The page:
Tuesday, June 17, 2014

The Secret of Cartwheels – Patricia Henley


I've put myself into W’s brain on several occasions and taken a look at my behavior through his eyes.  It’s a fascinating experience.  It’s an exercise where I have to primitivize my thoughts wrestling with the knowledge that I already have as an adult.

Children know much more than we gave them credit for years ago.  And reading this story by Henley, her ability to give a voice to a young girl, opens the door (at least it did in 89-90) to the hurt that a child feels as a result of the failings of adults.

Looking into Henley, I found a short story published by her (Rocky Gap) in Glimmer Train back in 2008.

You can see the full index of Glimmer Train publications here.

I also found a nice little interview with her on the Glimmer Train site where she references a piece by Ted Solotaroff – “Raymond Carver: Going Through the Pain”. 

Well…because she dropped this---then of course I must find it and read it.

Ah…the beauties of working in an academic library – gotta love JSTOR.

And so, with this story by Henley, I find that in this segment of my life I have a special sympathy for the viewpoint of a child.
I take add this to the life that my parents gave me and I wonder if I’m going to drive myself mad sometimes completely over thinking parenting.

And then there are what seems to be the constant reports of child abuse, neglect and murder.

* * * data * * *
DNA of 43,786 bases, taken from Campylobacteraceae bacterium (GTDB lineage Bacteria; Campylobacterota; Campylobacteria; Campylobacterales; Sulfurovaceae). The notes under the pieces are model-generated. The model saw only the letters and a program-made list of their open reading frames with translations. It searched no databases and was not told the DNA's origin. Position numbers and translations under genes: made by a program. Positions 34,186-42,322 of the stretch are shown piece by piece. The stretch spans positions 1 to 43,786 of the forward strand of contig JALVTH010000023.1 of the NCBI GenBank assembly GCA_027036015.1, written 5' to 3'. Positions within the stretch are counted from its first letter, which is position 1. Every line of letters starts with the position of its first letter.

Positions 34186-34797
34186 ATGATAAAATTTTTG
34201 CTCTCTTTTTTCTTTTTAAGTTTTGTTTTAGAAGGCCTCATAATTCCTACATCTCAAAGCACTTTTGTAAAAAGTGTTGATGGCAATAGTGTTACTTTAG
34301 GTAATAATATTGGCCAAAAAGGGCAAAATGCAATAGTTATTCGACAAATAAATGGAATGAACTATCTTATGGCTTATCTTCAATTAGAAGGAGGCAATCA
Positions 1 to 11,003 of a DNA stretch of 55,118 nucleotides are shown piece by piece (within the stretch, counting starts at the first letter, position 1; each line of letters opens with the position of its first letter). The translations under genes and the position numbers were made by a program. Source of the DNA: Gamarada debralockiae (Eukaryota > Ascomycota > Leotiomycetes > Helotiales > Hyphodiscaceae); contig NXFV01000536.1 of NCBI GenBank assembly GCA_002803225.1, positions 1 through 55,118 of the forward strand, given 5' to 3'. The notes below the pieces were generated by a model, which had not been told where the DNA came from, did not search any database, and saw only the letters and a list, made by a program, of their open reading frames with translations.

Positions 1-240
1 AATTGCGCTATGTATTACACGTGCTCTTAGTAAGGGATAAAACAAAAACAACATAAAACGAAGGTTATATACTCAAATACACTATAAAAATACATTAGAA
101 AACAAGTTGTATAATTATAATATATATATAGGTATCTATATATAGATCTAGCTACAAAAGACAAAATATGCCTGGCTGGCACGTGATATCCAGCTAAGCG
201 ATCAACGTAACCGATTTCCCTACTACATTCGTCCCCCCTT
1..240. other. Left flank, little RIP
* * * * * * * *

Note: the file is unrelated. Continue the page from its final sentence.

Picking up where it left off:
Reading the accounts, I can’t help but see what damaged, imperfect creatures we are.  We have the potential for such beauty and love but at the same time, we destroy and hate.

The fracture in a person’s mind that takes them down this path often times are not self-inflicted – but due to the actions of another – and where did that originate?

Henley wraps the story up beautifully with this –


“I felt exhausted, not the clean exhaustion of after-dark softball but a kind of weariness; I was worn out with the knowledge that life would be different, but not in the way I had imagined or hoped.  I didn’t want to forgive her for being the way she was, but you have to forgive your mother.  She searched my eyes and tried to make some long ago connection, sweet scrutiny, perhaps the way she’d look at me when I was a new baby, her first baby.  I looked away.  Jan Mary gnawed delicately at her cuticles.  Christopher came around the corner of the house swinging his Mickey Mantle bat, his leather mitt looped on his belt.  The new spring leaves were so bring they hurt my eyes. “ 

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